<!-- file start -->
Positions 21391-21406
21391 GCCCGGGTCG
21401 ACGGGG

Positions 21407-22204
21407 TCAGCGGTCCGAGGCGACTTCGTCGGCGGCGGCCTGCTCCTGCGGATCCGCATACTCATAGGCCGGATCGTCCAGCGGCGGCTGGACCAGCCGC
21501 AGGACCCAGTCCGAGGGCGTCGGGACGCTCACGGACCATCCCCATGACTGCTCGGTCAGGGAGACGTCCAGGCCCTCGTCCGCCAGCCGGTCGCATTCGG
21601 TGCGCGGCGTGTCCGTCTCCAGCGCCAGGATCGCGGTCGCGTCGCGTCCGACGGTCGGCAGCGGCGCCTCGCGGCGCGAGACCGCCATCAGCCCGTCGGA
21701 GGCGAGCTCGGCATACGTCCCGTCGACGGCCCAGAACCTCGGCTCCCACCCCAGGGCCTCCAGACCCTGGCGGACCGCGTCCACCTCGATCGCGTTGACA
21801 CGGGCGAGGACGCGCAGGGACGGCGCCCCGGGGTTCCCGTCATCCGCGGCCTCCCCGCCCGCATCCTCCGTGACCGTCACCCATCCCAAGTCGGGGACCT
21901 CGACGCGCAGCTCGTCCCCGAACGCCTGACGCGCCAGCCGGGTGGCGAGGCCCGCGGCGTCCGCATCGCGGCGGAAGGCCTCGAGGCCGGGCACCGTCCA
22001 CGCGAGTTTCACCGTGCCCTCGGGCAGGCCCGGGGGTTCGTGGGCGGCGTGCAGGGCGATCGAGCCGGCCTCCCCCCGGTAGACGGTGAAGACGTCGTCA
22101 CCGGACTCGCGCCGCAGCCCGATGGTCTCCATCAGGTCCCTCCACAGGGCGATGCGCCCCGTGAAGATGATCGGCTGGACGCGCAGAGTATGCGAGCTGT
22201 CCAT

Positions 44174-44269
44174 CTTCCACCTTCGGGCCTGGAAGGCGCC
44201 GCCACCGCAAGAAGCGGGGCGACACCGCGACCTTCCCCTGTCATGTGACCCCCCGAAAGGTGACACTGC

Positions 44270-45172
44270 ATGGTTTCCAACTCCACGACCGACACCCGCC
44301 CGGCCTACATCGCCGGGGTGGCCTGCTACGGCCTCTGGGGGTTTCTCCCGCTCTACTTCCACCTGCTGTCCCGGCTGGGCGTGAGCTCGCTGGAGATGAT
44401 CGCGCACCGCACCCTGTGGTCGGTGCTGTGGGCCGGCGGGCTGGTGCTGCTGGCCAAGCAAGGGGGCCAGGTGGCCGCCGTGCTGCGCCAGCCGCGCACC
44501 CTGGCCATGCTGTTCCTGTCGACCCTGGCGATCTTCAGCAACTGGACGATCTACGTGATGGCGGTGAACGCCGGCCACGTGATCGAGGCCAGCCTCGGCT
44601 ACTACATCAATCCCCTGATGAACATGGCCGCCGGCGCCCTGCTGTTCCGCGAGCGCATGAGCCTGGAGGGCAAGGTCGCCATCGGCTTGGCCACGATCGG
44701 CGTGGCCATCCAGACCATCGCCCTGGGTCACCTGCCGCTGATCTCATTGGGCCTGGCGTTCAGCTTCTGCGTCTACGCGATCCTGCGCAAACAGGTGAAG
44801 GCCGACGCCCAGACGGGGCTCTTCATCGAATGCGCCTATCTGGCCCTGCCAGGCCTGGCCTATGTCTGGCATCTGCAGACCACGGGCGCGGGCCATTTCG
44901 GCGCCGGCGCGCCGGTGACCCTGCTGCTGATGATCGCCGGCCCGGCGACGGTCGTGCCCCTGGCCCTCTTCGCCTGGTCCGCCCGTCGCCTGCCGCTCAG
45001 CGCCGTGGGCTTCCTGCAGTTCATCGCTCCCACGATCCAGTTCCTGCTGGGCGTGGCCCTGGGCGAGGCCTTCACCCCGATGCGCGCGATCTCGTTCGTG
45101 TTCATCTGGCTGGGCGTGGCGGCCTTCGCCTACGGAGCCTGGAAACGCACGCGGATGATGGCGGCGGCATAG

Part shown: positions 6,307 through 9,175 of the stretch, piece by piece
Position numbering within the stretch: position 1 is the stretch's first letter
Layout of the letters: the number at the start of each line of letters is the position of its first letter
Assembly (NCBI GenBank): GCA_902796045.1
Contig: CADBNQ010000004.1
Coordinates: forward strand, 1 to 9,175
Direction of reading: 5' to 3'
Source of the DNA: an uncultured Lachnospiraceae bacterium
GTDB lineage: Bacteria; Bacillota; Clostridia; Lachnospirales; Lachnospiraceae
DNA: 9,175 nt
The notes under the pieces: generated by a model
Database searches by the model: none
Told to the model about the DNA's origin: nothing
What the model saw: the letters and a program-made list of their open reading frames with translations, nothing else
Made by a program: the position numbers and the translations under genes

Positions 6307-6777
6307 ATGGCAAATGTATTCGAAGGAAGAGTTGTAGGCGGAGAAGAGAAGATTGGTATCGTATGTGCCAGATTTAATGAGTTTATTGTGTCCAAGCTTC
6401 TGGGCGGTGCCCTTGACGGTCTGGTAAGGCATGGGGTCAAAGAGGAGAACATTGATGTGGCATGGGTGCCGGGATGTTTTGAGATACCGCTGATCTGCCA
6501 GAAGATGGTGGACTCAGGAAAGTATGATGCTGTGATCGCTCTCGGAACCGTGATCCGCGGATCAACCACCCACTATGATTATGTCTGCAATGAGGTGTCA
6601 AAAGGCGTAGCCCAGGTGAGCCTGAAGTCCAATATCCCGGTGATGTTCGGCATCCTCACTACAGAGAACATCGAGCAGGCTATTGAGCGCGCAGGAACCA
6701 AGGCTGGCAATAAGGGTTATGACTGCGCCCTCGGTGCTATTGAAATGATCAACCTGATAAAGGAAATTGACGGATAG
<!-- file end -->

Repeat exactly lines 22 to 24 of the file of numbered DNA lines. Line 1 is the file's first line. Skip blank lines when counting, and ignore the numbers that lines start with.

44601 ACTACATCAATCCCCTGATGAACATGGCCGCCGGCGCCCTGCTGTTCCGCGAGCGCATGAGCCTGGAGGGCAAGGTCGCCATCGGCTTGGCCACGATCGG
44701 CGTGGCCATCCAGACCATCGCCCTGGGTCACCTGCCGCTGATCTCATTGGGCCTGGCGTTCAGCTTCTGCGTCTACGCGATCCTGCGCAAACAGGTGAAG
44801 GCCGACGCCCAGACGGGGCTCTTCATCGAATGCGCCTATCTGGCCCTGCCAGGCCTGGCCTATGTCTGGCATCTGCAGACCACGGGCGCGGGCCATTTCG